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Best way to kill carpenter bees

post #1 of 43
Thread Starter 
I have had a nest of these things since last year. They are in the peak of the garage roof. I have sprayed two cans this year before they came back and a couple last year after they left and they are still here.

I have been using the Raid cans but does anyone have a suggestion on a brand of spray?
post #2 of 43
we had them in the same place, have to spray when they are in there, during the night.

We ended up capping with aluminum, solved the problem for us.
post #3 of 43
Thread Starter 
Thanks but it was capped about 5 years ago. These bees are now flying into people on the porch. I've never seen anything like it.
post #4 of 43
If these are those big buggers that sort of hover around. I like to grab a beer and a raquetball raquet.
Good fun.
post #5 of 43
Carpenter Bees are solitary nesters digging what looks like a 3/8" hole in cedar or other soft wood and laying a larva, then filling the hole with parralized(sp) spiders and other insects for the grub to feed on before emerging.

The look like large bumble bees.

It you have a nest with a bunch of critters in it, it is either wasps or hornets, not carpenter bees.
post #6 of 43
Try stuffing the hole with some sponge and soaking the sponge with wasp/hornet killer insecticide. Best done at night when they are all sleeping.

Most hardware stores carry insecticide specifically for wasps, hornets and even carpenter bees.
post #7 of 43

I use a badmitton racket for the ones within reach, 22 cal birdshot for the ones I can't. Hell of of lot easier than skeet! biggrin.gif

post #8 of 43
carpenters are like big black bumble bees. If you have a nest/hive, they're something else. You have to spray while they are there, poison in the spray goes away in a fairly short time.

I used any kind of "bee" spray to kill them when i had an issue, and they went down right away.

does it look like this:

paper wasp^^^^^

or this:

regular yellow wasp^^^^^^^

or this:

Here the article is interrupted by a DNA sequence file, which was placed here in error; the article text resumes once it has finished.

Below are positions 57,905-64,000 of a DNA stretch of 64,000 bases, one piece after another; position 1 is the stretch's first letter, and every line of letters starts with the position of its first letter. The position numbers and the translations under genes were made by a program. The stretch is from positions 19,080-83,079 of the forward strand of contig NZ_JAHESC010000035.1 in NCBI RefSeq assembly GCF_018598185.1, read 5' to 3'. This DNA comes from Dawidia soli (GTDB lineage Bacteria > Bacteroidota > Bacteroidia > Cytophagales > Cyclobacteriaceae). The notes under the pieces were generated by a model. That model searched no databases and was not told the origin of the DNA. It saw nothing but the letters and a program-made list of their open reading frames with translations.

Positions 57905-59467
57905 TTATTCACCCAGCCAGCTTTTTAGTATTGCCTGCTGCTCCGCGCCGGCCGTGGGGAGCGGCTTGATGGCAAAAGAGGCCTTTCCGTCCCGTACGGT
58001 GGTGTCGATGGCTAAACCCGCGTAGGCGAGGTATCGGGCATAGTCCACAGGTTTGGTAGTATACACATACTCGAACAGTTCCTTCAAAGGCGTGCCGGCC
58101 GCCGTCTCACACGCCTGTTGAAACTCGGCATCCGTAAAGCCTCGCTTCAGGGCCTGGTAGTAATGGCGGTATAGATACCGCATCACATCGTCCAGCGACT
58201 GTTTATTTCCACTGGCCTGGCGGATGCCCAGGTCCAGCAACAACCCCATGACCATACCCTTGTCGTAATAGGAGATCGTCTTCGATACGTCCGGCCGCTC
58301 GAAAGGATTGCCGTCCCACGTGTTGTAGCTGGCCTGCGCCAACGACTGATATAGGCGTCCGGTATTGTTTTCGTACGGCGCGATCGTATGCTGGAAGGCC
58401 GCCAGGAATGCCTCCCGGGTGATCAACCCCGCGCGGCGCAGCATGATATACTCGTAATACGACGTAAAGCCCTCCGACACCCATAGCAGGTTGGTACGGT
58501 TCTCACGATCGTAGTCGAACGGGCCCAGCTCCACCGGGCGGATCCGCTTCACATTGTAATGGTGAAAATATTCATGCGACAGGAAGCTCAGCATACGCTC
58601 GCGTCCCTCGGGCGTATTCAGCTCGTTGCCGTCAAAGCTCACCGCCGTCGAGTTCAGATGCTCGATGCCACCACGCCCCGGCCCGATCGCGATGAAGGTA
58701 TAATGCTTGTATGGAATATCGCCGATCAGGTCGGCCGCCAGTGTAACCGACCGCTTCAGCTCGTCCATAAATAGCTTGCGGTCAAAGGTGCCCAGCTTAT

Mud wasp nest^^^^^^^
post #9 of 43
Thread Starter 
I am not sure what it looks like as they are under the fascia board on the roof peak. All I see is the waste drippings on the wall.

I don't see a nest, just a couple of dozen of these large bees that look like honey bees only with a black body and of course, are much bigger.
post #10 of 43
We call em wood bees, some say carpenter. Supposedly they dont sting. The sign of the mess they leave is obvious, and if you find the hole and plug it. They'll just make another hole. My nieghbor had....key word.... A cedar deck, when it was repaired, there wasnt much left of the 4x4s.
Good luck with that. I got some industrial spray from the cable guy, and that seemed to work.
post #11 of 43
Up here, with carpenter in their name, we just call them back to finish the job and they never are seen again.
post #12 of 43
Did a Yankee gutter restoration on a 1852 house. When I lifted the copper off the forward edge, they were lined up like perfectly, side by side every half an inch. I figured they got under there on a cold fall day and died from the cold. We stopped counting at 200, it was insane. BTW, my best shot with a trim gun was taking one out while it was hovering about 5 ft away biggrin.gif
post #13 of 43
Buy a product called Phantom. Read up and use my friends. Bugs of any kind will be a thing of the past. I used it on my outside foundation and haven't had a bug in the house ever since. PHANTOM
post #14 of 43
Originally Posted by ScottO View Post

Up here, with carpenter in their name, we just call them back to finish the job and they never are seen again.

Ain't that the truth.
post #15 of 43

There are 2 species of the Carpenter bees that look like Bumble Bees. One stings because it is a true bee. The other doesn't because it is a member of a fly family. The one that stings has a solid black head. The one without a stinger has a white dot between it's eyes. Both species bore a 3/8" hole into wood & then chew linear tunnels inside it where they lay eggs that hatch into grubs that digest the wood like termites as they mature. The adult fly members die in their tunnels after they mate and lay their eggs. I'm not sure about the life span of the true bee specie.

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